The GOP's poor relationship with women was laid bare on Wednesday, when a report from two conservative groups showed that nearly half of all women view Republicans unfavorably. But during an appearance on The Daily Rundown with MSNBC's Chuck Todd on Thursday, Republican National Committee chair Reince Priebus argued that actually, the point of that report was that women aren't super happy with Democrats either.
Politico reported on Wednesday that the Crossroads GPS and American Action Network report found that women think the GOP is "intolerant," "lacking in compassion," and "stuck in the past." According to the report, 49 percent of women view the Republican Party unfavorably, and 39 percent of women view Democrats unfavorably. That's the part Priebus thought was underreported.
"The point was if you looked at it, women were rejecting the Democratic party by 40 percent; they were rejecting the Republican party by 50 percent," Priebus said, according to Talking Points Memo. "I don't think either party can do a victory lap here."
Priebus has a point, in that Democrats do have a problem with some women. Married women are more likely to be conservative and, as the report shows, they're the one bright spot in a dark picture for the GOP. More importantly, while single women are more liberal, they don't vote as often as married women.
But it seems that the point of a report called “Republicans and Women Voters: Huge Challenges, Real Opportunities," is that Republicans have huge challenges with women voters, and would benefit from overcoming them. Priebus might not be the person to ask about overcoming them. "I'm not sure," Priebus said, when asked why the party is doing worse with women now than in 2010. He added that, "If Republicans talk about things like the economy, the debt and make the case for jobs and schools and education," that would help.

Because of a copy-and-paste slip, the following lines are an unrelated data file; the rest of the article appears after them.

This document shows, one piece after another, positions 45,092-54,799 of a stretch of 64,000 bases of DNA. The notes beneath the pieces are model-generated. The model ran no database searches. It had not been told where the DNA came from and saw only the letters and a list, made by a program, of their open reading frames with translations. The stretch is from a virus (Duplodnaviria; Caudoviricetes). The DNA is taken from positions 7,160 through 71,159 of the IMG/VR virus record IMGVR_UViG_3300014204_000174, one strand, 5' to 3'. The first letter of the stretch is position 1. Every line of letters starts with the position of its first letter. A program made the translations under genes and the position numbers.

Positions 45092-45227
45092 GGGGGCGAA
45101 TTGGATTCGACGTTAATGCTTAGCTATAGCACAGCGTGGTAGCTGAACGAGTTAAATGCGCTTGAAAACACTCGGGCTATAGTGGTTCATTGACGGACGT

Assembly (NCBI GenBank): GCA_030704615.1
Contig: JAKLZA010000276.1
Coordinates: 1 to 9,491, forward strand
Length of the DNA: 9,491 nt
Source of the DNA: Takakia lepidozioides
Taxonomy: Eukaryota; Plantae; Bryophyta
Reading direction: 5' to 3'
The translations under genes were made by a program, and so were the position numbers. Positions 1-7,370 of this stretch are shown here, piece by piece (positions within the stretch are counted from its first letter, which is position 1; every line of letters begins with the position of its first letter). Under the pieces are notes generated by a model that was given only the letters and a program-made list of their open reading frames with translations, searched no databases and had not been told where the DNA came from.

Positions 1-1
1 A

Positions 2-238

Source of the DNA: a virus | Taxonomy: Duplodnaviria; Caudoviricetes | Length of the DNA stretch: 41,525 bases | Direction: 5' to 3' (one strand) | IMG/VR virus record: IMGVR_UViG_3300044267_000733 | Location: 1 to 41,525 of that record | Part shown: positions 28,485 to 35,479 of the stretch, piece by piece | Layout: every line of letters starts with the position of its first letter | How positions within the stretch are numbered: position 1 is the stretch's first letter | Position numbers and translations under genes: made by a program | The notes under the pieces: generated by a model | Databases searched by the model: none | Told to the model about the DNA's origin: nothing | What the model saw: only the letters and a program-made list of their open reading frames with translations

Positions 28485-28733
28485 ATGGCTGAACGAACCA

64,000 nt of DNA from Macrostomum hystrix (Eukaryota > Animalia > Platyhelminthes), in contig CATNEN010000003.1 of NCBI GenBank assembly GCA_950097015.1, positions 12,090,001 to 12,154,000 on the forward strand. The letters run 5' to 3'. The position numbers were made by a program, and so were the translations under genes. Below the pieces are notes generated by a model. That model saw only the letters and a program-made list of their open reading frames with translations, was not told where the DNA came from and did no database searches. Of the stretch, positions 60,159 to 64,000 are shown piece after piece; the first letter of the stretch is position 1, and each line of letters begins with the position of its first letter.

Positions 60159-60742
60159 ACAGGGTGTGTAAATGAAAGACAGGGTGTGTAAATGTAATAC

That advice actually contradicts a lot of the report's findings. According to Crossroads and AAN, Democrats hold double digit advantages when it comes to which party is more tolerant, looks out for women's interests, and wants to make healthcare more affordable. Among women who care most about jobs, Democrats have a 35-point advantage. Meanwhile, Republicans only have a 3 percent edge on fiscal responsibility and which party has good ideas to create jobs. Charter schools, a big GOP talking point, aren't popular with women. That seems to be the real gist of the poll. Women know what GOP policies are. And that's the problem.
This article is from the archive of our partner The Wire.
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